Интернирование гражданских лиц в вооружённых конфликтах немеждународного характера
Analyzing compliance of the internment to the requirement of “lawfulness” established in the international human rights law, the author concludes that the Second Additional Protocol on the Protection of Civilians in Armed Conflicts of a Non-International Character of 1977, contrary to the point of view widely represented in the international legal scholarship and used in practice, can not serve as a legal basis for the application of this measure. As such a basis can serve national regulations or sources of international law that meet the requirements of “legality”. However, the Convention for the Protection of Human Rights and Fundamental Freedoms of 1950 imposes on its states-parties excessive obligations to respect the right to freedom of an individual. In the light of such obligations the internment exercised without derogation from this right and carried out on the basis of national law, would be contrary to Para. 1 of Article 5 of the Convention. In addition, the position of the European Court of Human Rights is that the Resolutions of the UN Security Council can not be regarded as providing a State’s obligation to intern without bringing a charge against detained persons and without providing legal guarantees.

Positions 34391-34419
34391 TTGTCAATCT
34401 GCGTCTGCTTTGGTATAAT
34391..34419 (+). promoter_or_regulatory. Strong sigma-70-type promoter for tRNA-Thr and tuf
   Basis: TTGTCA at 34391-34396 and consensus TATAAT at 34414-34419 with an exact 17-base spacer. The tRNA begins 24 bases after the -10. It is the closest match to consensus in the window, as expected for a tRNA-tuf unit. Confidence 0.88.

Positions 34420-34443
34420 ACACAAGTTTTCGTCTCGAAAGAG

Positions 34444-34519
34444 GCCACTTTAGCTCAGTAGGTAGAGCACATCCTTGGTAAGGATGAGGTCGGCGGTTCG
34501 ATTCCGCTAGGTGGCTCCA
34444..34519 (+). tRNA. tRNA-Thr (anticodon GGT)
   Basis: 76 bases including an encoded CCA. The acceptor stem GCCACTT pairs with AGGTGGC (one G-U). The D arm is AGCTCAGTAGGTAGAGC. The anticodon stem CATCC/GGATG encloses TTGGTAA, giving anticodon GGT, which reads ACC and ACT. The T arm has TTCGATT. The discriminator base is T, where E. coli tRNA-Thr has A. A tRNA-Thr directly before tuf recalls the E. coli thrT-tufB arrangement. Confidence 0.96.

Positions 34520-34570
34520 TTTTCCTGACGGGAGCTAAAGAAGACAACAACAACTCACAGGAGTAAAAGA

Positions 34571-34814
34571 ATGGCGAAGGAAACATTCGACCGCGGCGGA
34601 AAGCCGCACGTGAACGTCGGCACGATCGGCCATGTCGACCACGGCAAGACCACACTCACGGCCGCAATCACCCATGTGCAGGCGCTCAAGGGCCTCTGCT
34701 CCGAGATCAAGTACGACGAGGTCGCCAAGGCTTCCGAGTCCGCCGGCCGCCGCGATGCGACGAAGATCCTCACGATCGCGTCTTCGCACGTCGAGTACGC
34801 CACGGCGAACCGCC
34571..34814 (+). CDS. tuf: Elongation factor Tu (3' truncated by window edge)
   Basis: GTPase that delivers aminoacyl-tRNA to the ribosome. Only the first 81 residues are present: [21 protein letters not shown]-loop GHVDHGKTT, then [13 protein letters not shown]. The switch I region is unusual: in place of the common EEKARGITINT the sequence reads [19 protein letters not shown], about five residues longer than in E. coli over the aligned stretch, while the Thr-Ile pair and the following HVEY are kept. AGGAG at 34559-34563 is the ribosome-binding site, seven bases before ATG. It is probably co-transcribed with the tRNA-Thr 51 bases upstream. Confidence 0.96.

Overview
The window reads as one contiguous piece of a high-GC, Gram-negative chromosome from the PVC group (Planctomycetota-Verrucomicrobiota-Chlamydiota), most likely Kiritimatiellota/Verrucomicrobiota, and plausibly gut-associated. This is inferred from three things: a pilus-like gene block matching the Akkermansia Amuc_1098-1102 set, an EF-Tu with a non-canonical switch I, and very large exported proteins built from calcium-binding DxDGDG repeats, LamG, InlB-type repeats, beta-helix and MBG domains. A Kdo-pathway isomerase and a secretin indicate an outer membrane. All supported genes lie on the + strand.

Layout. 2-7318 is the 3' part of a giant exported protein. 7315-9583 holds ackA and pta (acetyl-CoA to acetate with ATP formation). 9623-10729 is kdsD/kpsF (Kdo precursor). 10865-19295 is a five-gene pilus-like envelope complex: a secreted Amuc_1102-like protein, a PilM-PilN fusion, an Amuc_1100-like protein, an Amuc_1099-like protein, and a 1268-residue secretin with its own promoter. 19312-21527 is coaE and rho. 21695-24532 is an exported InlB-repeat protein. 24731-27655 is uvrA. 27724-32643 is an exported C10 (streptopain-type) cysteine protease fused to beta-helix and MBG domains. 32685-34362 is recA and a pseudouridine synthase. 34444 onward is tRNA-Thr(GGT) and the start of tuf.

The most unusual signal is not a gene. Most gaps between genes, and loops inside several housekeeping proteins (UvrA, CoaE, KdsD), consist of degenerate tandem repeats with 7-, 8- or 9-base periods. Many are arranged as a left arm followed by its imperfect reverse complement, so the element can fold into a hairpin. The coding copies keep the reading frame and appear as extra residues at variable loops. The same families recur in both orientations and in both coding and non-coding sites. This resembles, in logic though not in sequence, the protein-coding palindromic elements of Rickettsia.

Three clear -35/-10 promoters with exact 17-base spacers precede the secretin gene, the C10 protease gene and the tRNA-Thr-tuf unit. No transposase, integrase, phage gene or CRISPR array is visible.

This paper substantiates the conclusion that for the purpose of establishing the scope and content of the procedural rights and guarantees to be provided to civilian internees, one should refer to the regulations of international human rights law, which are also applicable in armed conflicts of non-international character. Increasing number of rights and freedoms, from which no derogations are allowed and also emergence of an array of both treaty and customary law regulations of international law on combatting enforced disappearances, influenced the development of the scope of rights and guarantees to be provided to the persons detained in the course of armed conflicts. In particular, such safeguards include: habeas corpus; right to verify the legality of detention by an independent and impartial body; right to be informed of the reasons for internment; the right to legal assistance; the right to be registered and kept in officially recognized place of internment.